House Passes HR 3, which Attempts to Ban Insurance Coverage of Abortion
Yesterday all House Republicans and 16 Democrats voted to pass HR 3, the "No Tax Payer Funding for Abortion Act." The bill, which purports to prohibit taxpayer funding of abortions and ensure that healthcare reform law does not cover the cost of abortions, is misleading and punitive. Currently, because of the Hyde Amendment, there is no federal funding of abortion. The bill will now go to the Senate for a vote, where it likely will not pass.
HR 3 prohibits a military person from paying for an abortion with her own money in a military hospital. Moreover, employers who have private insurance plans that include abortion coverage would have to pay tax penalties, and federal workers who pay their own insurance premiums out of pocket would nonetheless be prohibited from having abortion coverage in their insurance. HR 3 would take the premium assistance promised by health reform away from people who choose a private insurance plan with abortion coverage.
Reproductive Rights activists, including Feminist Majority Foundation organizers, and members of the organizations DC Vote and the DC Abortion Fund, along with several city council members, protested the bill on Wednesday evening at Capitol Hill. The protest was focused on HR3's permanent ban on the District's ability to use local funds for abortions, as well as the general federalizing of D.C. government and funds. Council member Mary Cheh and 7 other women activists were arrested for blocking traffic during the protest. The groups hope to continue putting pressure on Congress and plan to hold a similar protest next Wednesday, May 11.
Nancy Northup, president of the Center for Reproductive Rights, stated "True to form, the House majority has cast a wide net in its attack on women's health and rights - this time, trying to use the tax code to eradicate all insurance coverage for abortion. This move is the height of hypocrisy, because politicians who regularly rail against big government today voted to raise taxes on millions of families and small businesses - merely to stop them from purchasing insurance plans that cover abortion."
Media Resources: WAMU 5/5/11; The Hill 5/4/11; Center for Reproductive Rights 5/4/11; NARAL Pro-Choice America 5/4/11; Feminist Daily Newswire 5/4/11; LA Times 5/4/11
8/28/2015 Alaska Court Protects Abortion Access for Low-Income Women - The Alaska Superior Court struck down a state law yesterday that would have severely limited abortion access for low-income women in Alaska.
The state's Superior Court also struck down a Department of Health and Social Services regulation that placed narrow specifications on Medicaid coverage for abortions, requiring that Medicaid-funded abortions be determined by a physician to be "medically necessary." Last year, the Center for Reproductive Rights, the American Civil Liberties Union, and Planned Parenthood sued on behalf of the Planned Parenthood of the Great Northwest, claiming that the narrow definition of "medically necessary" arbitrarily established conditions designed to restrict the ability of low-income women to access abortion services.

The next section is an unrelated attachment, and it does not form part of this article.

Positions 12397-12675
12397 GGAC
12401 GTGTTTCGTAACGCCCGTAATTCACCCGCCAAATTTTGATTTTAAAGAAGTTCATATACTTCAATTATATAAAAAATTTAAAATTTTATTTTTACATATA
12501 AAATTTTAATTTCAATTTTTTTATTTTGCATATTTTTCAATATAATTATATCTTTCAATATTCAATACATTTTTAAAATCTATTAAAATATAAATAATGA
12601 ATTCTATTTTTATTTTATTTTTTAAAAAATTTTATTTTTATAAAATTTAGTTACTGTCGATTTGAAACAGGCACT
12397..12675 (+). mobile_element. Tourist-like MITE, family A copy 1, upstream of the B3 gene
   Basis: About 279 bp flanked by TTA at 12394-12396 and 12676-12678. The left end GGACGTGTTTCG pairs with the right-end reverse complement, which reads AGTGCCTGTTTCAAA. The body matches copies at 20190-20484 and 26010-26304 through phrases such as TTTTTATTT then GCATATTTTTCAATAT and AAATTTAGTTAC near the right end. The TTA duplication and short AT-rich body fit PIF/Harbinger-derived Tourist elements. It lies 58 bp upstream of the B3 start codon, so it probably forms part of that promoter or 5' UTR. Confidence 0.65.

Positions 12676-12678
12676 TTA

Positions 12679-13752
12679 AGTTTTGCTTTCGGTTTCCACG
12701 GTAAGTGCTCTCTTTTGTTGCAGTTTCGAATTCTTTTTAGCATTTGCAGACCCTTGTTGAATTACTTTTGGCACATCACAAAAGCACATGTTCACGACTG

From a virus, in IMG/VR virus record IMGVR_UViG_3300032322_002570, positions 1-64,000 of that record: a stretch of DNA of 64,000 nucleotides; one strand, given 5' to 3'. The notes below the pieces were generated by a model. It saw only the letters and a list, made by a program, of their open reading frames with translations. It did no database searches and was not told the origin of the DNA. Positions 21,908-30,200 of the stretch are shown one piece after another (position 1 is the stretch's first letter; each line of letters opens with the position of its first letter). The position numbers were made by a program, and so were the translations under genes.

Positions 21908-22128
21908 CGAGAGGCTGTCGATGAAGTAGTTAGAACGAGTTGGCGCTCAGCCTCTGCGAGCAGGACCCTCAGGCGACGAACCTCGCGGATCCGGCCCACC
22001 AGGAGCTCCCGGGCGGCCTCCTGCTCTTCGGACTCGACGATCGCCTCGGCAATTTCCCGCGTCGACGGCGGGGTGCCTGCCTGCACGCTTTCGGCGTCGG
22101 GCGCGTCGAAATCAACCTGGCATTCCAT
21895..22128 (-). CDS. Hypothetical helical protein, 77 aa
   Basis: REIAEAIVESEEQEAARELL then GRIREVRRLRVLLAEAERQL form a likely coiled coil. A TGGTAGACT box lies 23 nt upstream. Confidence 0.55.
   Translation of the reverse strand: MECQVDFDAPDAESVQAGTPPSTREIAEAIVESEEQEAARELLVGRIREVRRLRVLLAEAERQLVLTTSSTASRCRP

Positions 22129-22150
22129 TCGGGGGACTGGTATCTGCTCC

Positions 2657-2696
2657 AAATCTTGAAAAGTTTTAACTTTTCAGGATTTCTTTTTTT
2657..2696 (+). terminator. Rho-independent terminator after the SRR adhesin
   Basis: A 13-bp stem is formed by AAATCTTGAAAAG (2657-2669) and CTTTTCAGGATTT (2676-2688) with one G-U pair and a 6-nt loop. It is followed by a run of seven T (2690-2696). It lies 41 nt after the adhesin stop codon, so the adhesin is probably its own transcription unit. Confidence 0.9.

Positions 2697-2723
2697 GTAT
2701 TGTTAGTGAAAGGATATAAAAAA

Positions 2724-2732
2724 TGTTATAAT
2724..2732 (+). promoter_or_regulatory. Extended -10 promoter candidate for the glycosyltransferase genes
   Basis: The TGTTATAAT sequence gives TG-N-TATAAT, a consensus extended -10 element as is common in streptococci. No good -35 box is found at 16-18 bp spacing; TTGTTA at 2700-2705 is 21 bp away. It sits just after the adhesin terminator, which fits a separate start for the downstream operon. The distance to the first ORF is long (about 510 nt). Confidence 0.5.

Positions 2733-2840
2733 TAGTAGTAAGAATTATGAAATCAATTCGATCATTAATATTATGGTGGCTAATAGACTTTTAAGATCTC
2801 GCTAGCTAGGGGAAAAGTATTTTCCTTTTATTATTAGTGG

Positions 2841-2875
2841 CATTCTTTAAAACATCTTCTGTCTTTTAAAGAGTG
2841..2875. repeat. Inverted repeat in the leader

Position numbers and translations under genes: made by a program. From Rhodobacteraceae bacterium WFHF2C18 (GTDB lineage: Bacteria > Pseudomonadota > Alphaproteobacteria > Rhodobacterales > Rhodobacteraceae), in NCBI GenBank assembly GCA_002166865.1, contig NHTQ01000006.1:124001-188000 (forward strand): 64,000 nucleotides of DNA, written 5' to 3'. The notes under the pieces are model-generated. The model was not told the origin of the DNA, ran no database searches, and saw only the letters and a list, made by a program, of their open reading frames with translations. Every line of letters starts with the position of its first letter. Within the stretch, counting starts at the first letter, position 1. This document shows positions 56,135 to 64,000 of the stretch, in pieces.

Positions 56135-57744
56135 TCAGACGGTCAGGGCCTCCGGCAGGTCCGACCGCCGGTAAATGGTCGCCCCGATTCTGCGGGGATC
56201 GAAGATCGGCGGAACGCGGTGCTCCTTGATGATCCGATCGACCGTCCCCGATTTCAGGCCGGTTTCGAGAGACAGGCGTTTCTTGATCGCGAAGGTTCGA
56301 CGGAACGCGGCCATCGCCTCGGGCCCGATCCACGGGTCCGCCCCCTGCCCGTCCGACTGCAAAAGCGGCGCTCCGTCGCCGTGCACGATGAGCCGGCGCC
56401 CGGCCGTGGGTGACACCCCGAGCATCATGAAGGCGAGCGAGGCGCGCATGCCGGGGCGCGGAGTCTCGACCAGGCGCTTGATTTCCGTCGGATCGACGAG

The law was temporarily blocked last July by an Alaskan state court judge.
Superior Court Judge John Suddock ordered yesterday that the state be blocked from implementing this regulation, ruling that it placed an undue burden on low-income women seeking abortion services in Alaska.
"By providing health care to all poor Alaskans except women who need abortions, the challenged regulation violates the state constitutional guarantee of 'equal rights, opportunities, and protection under the law'," the ruling read.
"We applaud the superior court for striing down these cruel restrictions on women's health and rights that violate the Alaska Constitution," said Chris Charbonneau, CEO of Planned Parenthood of the Great Northwest and the Hawaiian Islands. . . .
8/26/2015 Saudi Women Prepare to Vote for the First Time - The fight for gender equality is making slow but notable progress in Saudi Arabia, where women will be allowed to vote for the first time in upcoming December elections.
This shift in Saudi law came in 2011, when a royal decree announced that women would be allowed to vote and run in local elections beginning in December of 2015. . . .